Ben Peek (benpeek) wrote,
Ben Peek

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chapter fourteen: toward abolition.

a chapter detailing sir john franklin and alexander maconochie, and their place in the history of tasmania, australia, and norfolk island. and in maconochie's case, his ideas on prison reform, which would become important much later, and which would also see him turn the dread norfolk island into a place that was not about scaring the convicts in sydney. it went back to being this after he was dismissed, however.

franklin is the same explorer who died in the antarctic, starving and searching for a pass through the ice. he made a poor governor of tasmania, but this was overlooked by the fact that in his death he found the pass, and became one of those beloved explorers, even though there was the indication of cannibalism on his vessel.

it was here, also, that the movement to stop transportation took further strength, and that charles dickens enters the fray, if only on the edges and with a magazine. and i guess with great expectations, but this was somewhat later.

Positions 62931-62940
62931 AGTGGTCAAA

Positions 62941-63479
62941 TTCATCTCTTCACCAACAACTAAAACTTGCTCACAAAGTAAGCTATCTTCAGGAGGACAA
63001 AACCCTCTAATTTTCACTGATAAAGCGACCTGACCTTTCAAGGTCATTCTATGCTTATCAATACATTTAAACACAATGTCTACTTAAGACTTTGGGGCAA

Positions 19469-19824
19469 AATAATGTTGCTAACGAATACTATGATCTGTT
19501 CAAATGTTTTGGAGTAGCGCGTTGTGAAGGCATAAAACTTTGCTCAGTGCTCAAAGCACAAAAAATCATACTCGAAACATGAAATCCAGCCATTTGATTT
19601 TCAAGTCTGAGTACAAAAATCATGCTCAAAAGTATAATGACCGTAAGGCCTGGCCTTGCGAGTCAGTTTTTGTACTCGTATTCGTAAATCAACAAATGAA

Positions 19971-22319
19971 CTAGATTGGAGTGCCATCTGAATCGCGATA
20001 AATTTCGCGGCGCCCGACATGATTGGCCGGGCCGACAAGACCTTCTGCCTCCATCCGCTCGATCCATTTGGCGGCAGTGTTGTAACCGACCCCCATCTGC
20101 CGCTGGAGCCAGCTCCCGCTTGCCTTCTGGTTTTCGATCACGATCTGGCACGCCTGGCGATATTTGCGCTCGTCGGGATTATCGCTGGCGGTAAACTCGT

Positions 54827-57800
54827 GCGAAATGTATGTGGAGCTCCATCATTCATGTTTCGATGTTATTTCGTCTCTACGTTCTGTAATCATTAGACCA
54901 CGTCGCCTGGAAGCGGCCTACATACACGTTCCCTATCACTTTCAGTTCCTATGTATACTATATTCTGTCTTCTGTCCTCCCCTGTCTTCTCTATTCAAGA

chapter fifteen: a special scourge.

another chapter on the work of england to make certain places of australia a criminal horror. norfolk island gets run by 'the demon' price, and he has many previously mentioned horrors added to him. many of them mentioned on previous notes on norfolk island. transportation to sydney stopped in 1840, around nine years before gold was found, and eleven years before the gold rush began and transportation came to a stuttering end.

chapter sixteen: the aristocracy be we.

gold, gold, gold, there is gold in them there fields. a fortune of it, to turn around the lives of many men and women, and to send them out into the mud, panning and working for money, and, in addition, keeping convicts away. but it was the flush of economy, of money, and of the following desire to be free of the stain of convictness and criminality that finally did in transportation.

chapter seventeen: the end of the system.

hughes spend the last twenty pages of the book summing up the previous five hundred and eighty pages, and listing the general failure that turning australia into a jail was.

and that's that. the book became less and less what i wanted and thus needed as it continued, but it was still interesting enough. next? who knows. there is a pile of books here, so i have only to pick one up...

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